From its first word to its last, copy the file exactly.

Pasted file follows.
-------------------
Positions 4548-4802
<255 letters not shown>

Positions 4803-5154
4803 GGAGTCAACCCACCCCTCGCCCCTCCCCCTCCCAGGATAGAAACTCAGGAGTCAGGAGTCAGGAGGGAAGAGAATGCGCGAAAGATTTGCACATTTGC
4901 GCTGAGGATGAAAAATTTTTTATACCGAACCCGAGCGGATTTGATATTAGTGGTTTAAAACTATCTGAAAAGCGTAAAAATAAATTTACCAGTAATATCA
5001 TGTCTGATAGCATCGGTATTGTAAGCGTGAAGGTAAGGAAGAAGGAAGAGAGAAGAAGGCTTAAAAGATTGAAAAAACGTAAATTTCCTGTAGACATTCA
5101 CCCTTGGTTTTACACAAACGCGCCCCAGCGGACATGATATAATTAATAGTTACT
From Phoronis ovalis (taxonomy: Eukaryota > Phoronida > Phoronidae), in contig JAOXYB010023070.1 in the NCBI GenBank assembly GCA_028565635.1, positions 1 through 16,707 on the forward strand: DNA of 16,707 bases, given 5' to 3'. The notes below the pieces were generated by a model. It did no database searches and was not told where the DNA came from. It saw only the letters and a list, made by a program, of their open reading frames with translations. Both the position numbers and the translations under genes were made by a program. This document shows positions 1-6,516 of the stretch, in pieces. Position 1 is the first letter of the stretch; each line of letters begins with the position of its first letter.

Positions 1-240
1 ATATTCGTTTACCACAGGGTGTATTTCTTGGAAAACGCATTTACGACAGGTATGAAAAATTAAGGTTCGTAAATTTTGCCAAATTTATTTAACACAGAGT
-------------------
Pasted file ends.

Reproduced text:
Positions 4548-4802
<255 letters not shown>

Positions 4803-5154
4803 GGAGTCAACCCACCCCTCGCCCCTCCCCCTCCCAGGATAGAAACTCAGGAGTCAGGAGTCAGGAGGGAAGAGAATGCGCGAAAGATTTGCACATTTGC
4901 GCTGAGGATGAAAAATTTTTTATACCGAACCCGAGCGGATTTGATATTAGTGGTTTAAAACTATCTGAAAAGCGTAAAAATAAATTTACCAGTAATATCA
5001 TGTCTGATAGCATCGGTATTGTAAGCGTGAAGGTAAGGAAGAAGGAAGAGAGAAGAAGGCTTAAAAGATTGAAAAAACGTAAATTTCCTGTAGACATTCA
5101 CCCTTGGTTTTACACAAACGCGCCCCAGCGGACATGATATAATTAATAGTTACT
From Phoronis ovalis (taxonomy: Eukaryota > Phoronida > Phoronidae), in contig JAOXYB010023070.1 in the NCBI GenBank assembly GCA_028565635.1, positions 1 through 16,707 on the forward strand: DNA of 16,707 bases, given 5' to 3'. The notes below the pieces were generated by a model. It did no database searches and was not told where the DNA came from. It saw only the letters and a list, made by a program, of their open reading frames with translations. Both the position numbers and the translations under genes were made by a program. This document shows positions 1-6,516 of the stretch, in pieces. Position 1 is the first letter of the stretch; each line of letters begins with the position of its first letter.

Positions 1-240
1 ATATTCGTTTACCACAGGGTGTATTTCTTGGAAAACGCATTTACGACAGGTATGAAAAATTAAGGTTCGTAAATTTTGCCAAATTTATTTAACACAGAGT